Second, cultural Christians need to hear that Christianity is objectively true. It’s not just true for Christians but for everyone — whether they believe it is true or not. Many years ago, after I had taught that the resurrection of Jesus was an actual fact of history to a Bible study group I led, I was shocked to have a longtime attender and friend complain that I was making Christianity truer than other religions. It turned out that Christianity was true for him, but he didn’t think Christianity was any truer than Buddhism. Similarly, while secularly employed, I led a lunchtime discussion on C. S. Lewis’s, The Screwtape Letters. After meeting together for at least a couple of months, a late-twenties married woman was suddenly incredulous: “You don’t really believe there is an actual Devil, do you?” Cultural Christians must understand that there are good reasons to believe Christianity is objectively true — there really is a final judgment, and thus we had better get our lives in order. Thus apologetics is essential to evangelizing the cultural Christian.

In Acts 17:21, we are told that the “Athenians and the foreigners who lived there would spend their time in nothing except telling or hearing something new.”4 This is symptomatic of thinking that no one religion was truer than any other. Thus they were content to hear Paul’s new religious ideas. But then Paul warned them that they needed to “repent. For he has set a day when he will judge the world with justice by the man he has appointed. He has given proof of this to everyone by raising him from the dead.”5 When the people heard about this “proof,” some “mocked,” others wanted to hear more, but some others “joined him and believed” (vv. 33–34). That’s my experience proclaiming the resurrection fact to cultural Christians. Some are offended that we would say Christianity is objectively true, others want to hear more, but some positively accept that there is good news that saves.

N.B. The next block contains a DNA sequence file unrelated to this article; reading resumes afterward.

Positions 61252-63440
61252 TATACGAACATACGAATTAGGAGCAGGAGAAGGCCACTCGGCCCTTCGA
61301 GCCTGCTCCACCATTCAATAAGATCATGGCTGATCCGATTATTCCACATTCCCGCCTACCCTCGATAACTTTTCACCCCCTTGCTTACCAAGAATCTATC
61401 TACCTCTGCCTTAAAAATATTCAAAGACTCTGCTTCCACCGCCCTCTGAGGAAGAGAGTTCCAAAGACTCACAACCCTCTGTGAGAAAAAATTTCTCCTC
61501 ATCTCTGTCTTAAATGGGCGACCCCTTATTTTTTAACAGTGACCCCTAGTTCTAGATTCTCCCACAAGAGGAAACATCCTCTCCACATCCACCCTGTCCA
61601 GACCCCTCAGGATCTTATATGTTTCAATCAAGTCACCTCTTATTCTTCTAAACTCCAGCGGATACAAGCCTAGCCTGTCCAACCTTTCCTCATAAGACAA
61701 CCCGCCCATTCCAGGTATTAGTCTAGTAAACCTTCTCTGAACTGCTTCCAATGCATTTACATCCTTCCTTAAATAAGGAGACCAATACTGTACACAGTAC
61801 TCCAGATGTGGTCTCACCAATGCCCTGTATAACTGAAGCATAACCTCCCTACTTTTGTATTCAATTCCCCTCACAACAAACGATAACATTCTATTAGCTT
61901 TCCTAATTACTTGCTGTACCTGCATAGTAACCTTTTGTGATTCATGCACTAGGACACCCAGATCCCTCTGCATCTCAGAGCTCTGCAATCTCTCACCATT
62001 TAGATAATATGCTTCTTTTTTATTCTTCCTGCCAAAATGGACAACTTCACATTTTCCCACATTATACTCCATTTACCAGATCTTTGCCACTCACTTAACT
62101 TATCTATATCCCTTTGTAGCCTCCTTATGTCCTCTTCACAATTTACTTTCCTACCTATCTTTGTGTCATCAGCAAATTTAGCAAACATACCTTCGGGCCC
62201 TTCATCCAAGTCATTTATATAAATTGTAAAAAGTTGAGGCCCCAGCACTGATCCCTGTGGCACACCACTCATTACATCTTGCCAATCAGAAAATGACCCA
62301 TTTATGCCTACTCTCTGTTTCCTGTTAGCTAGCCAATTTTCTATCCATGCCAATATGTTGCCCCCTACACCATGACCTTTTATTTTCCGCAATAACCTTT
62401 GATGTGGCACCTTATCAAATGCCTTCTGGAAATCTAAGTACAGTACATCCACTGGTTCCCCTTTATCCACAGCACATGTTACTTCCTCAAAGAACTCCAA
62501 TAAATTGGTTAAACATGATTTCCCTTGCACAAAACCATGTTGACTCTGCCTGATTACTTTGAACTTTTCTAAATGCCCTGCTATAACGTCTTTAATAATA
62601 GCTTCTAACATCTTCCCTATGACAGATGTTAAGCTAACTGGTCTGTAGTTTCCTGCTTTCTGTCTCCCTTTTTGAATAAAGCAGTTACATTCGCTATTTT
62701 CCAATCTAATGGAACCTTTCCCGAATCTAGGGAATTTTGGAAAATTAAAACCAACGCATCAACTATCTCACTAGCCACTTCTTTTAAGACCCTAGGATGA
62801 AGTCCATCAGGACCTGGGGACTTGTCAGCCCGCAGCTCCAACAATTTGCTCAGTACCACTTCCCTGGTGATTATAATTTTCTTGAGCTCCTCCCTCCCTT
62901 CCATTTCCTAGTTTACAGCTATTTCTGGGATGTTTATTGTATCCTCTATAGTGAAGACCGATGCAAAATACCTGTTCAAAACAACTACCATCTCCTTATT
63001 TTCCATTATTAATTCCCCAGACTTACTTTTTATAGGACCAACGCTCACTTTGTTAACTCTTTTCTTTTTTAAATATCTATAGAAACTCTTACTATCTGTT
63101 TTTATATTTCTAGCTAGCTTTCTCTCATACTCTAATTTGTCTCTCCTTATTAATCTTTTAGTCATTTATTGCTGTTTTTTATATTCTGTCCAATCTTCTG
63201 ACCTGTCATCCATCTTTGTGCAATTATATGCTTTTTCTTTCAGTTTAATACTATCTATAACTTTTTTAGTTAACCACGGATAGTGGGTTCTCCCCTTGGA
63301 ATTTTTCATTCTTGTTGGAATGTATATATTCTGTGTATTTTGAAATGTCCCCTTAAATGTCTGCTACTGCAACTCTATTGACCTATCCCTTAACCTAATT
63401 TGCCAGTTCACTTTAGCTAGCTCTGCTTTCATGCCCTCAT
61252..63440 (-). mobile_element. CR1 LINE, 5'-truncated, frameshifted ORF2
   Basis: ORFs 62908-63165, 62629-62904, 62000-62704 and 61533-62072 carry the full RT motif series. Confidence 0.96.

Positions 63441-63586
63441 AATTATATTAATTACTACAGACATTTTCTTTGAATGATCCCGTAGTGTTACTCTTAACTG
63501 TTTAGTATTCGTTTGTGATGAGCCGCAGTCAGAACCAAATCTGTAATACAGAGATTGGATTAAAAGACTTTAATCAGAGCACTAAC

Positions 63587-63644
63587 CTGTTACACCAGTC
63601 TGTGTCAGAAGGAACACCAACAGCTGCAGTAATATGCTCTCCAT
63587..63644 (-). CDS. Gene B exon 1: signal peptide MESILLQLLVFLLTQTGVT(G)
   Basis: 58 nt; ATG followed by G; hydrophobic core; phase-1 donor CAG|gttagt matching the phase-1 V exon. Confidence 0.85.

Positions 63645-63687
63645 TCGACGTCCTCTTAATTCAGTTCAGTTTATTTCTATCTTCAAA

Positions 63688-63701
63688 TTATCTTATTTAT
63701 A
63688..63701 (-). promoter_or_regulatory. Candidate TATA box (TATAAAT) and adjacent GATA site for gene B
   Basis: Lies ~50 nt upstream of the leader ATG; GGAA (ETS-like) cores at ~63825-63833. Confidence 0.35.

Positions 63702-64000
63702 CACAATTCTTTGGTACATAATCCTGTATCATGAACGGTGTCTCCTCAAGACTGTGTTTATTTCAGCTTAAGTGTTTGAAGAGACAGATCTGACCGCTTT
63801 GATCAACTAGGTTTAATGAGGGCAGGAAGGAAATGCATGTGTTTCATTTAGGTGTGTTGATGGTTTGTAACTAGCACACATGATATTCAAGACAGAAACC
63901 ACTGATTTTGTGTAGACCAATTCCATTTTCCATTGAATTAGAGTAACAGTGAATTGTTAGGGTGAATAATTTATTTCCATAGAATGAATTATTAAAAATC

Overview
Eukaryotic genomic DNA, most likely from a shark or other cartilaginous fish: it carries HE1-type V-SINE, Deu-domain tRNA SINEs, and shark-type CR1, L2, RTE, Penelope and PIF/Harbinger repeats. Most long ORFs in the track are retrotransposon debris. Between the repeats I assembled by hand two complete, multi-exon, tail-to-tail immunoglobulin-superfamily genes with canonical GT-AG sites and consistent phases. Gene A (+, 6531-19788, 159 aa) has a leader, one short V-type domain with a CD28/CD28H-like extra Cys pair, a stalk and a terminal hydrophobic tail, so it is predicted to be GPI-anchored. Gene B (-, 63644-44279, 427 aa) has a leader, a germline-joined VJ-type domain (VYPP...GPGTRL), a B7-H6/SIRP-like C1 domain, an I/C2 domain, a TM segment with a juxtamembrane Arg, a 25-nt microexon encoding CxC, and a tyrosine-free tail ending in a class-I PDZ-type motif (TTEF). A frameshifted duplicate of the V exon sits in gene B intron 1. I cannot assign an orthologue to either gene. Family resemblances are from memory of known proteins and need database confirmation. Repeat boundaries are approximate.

Third, we often need to point out that the Sinner’s Prayer never has saved anyone. I used to cohost a call-in talk radio program. One day we said, “Our contention today is that no one has ever been saved by praying the Sinner’s Prayer in the history of Christianity. If you disagree with us, give us a call.” All five lines immediately lit up. The first bewildered caller asked, “You’re saying no one has ever been saved by praying the Sinner’s Prayer?” I said, “That’s right; the Sinner’s Prayer has never saved anyone in the history of Christianity—not even once.” I then asked, “For by grace you’ve been saved through…?” The caller paused and asked meekly, “Faith?” I replied, “Right! Faith. You’re saved by grace through faith. The prayer itself doesn’t save you.” I then pointed out that I’m not opposed to the Sinner’s Prayer and that I hope to pray it with people in the future. But the prayer itself has no salvific power. Rather, the prayer is an expression of faith. It is a prayer of repentance and commitment to Jesus for one who has come to believe the gospel. Sadly, many Christians have said, as I used to say many years ago, “Pray this prayer and you’ll be saved.” As one Christian website states, “Pray this prayer, mean it, and you will be saved, right where you sit”6 (emphasis in original). This has led many to regard the Sinner’s Prayer as heaven’s “Open Sesame” and has given many who don’t have a sincere, ongoing faith in Jesus a false assurance of their salvation.